A story in 100 objects
Mount Edgcumbe House contains two fine examples of French ‘Boulle’ furniture. The writing desk in the library dates from the reign of Louis XIV, the Sun King, and the bureau in the drawing room from the reign of Louis XV.
Both are versions of a French ‘Mazarin’ – originally a desk named in honour of Cardinal Mazarin, Louis XIV’s premier minister. Both would originally have had eight legs but the bureau now only has four. A ‘mazarin’ was essentially a kneehole desk meant to be used sideways with only one knee under the work surface. They were designed for the nobility who often wore a sword, hence sitting sideways.
Boulle furniture takes its name from Andre Charles Boulle, a cabinet maker at the court of Louis XIV. His father and grandfather were both cabinet makers at the French court and Andre probably served his apprenticeship in the Louvre workshops under his father. His exceptional talent was spotted by one of Louis XIV’s ministers who recommended him to the king. He carried out many royal commissions including bureaux, armoires, desks, clock cases and light fittings, many in the Palace of Versailles. Nicknamed ‘The Furniture Jeweller’, he also worked for the French nobility. Boulle never kept a proper inventory of his work or proper accounts but was a wealthy man. He used his wealth to buy art but was relatively poor when he died. Before then he had handed over his business to his four sons who continued to manufacture Boulle furniture, although three of them died in debt.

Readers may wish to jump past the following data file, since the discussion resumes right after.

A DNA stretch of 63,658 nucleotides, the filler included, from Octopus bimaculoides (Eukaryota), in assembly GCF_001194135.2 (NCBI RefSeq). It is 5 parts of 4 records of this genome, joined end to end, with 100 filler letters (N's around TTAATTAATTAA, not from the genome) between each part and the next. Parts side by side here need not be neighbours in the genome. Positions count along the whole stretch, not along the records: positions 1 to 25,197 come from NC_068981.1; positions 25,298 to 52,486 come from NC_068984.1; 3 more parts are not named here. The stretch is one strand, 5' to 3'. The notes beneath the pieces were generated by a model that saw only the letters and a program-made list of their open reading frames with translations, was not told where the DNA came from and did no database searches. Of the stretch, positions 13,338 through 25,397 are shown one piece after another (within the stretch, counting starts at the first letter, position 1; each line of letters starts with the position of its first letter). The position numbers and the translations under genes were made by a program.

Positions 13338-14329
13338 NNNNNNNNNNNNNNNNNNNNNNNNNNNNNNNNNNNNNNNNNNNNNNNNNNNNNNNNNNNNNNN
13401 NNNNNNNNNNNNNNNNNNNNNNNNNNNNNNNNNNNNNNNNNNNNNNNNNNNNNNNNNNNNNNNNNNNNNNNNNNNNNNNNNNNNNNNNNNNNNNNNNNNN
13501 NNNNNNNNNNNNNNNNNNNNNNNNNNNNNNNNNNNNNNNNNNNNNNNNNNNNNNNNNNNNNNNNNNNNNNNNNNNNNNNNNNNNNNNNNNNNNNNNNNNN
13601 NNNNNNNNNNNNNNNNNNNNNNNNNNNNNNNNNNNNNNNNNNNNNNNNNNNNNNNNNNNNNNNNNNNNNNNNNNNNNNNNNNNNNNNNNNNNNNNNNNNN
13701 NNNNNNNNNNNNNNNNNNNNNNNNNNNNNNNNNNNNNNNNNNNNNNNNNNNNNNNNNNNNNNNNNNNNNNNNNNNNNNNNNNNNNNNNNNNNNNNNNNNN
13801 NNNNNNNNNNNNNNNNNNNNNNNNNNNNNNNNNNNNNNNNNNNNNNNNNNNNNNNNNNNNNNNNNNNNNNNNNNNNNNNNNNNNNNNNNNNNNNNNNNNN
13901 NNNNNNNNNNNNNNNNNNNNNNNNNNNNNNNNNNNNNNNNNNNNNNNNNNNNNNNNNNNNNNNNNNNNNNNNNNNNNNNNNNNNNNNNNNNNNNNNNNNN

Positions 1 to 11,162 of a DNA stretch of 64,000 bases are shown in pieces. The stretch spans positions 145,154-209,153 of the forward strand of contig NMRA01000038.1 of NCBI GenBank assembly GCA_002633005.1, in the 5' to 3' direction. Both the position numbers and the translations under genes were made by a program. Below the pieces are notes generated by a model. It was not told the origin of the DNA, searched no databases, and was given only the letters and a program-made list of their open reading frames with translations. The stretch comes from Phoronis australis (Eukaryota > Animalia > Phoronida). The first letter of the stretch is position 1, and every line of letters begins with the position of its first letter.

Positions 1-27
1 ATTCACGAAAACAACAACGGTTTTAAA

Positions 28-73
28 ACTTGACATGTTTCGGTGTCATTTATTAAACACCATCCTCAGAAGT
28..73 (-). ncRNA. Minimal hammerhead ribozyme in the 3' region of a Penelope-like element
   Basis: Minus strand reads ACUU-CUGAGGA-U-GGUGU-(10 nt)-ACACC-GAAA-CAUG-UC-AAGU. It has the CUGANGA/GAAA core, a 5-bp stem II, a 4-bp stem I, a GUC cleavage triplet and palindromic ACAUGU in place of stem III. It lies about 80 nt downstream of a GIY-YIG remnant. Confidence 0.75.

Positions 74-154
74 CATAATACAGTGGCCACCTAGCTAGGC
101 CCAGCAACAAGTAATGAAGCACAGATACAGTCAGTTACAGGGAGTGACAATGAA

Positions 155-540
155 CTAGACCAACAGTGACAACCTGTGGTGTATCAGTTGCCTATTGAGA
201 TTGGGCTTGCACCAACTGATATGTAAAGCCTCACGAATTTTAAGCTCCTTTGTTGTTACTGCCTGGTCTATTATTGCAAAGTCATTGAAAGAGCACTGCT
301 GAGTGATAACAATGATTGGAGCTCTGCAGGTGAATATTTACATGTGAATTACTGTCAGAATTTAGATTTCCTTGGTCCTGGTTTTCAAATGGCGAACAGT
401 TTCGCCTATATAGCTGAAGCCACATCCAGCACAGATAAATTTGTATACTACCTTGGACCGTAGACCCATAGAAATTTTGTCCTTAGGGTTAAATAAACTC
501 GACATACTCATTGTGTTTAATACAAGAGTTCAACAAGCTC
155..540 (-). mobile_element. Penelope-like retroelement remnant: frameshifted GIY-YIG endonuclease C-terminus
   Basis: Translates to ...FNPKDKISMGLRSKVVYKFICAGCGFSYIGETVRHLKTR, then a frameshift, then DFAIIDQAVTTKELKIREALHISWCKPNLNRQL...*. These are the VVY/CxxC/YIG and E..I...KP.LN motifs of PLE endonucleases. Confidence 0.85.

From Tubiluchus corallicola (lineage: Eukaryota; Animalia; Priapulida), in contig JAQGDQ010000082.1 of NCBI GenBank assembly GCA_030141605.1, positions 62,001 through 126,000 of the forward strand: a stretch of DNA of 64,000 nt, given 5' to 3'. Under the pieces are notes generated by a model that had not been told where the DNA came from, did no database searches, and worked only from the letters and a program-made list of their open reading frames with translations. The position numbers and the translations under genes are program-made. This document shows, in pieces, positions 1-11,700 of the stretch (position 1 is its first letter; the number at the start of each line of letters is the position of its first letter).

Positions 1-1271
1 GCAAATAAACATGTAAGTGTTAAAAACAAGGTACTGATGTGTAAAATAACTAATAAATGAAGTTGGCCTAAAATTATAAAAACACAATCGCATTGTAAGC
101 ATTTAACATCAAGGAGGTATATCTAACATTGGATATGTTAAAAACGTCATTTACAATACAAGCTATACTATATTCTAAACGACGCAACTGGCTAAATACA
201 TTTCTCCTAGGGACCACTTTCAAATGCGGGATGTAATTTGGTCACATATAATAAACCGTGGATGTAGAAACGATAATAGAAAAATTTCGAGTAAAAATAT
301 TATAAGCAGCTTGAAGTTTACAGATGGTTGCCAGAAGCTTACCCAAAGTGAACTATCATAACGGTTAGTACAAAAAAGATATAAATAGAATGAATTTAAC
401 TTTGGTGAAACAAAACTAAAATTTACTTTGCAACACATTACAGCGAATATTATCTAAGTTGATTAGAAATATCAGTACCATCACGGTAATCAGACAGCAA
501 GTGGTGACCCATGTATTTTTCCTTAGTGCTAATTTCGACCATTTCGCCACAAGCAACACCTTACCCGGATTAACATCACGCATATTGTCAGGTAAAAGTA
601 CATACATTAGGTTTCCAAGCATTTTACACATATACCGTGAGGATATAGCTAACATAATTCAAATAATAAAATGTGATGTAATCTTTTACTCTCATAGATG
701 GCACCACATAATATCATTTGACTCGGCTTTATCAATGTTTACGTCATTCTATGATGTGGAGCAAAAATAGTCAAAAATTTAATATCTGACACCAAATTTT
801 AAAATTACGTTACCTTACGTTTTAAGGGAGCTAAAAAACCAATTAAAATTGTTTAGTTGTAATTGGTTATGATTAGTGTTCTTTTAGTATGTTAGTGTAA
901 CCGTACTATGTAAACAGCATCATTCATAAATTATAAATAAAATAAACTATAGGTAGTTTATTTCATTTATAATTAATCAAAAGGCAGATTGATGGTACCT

Boulle work is a type of rich marquetry or inlay process. It involves inlaying tortoiseshell, pewter and brass into tropical hardwoods, usually ebony. Andre Boulle did not invent the process but he did perfect it. The red colour of the desk at Mount Edgcumbe was achieved by laying brass and tortoiseshell over red paper.
The two pieces of furniture at Mount Edgcumbe were probably purchased by one of the Earls during the late 18th or early 19th century following the French Revolution, when many such pieces found their way to England. Both the desk and the bureau were restored in 1992.
“Boulle furniture takes its name from Andre Charles Boulle, a cabinet maker at the court of Louis XIV.”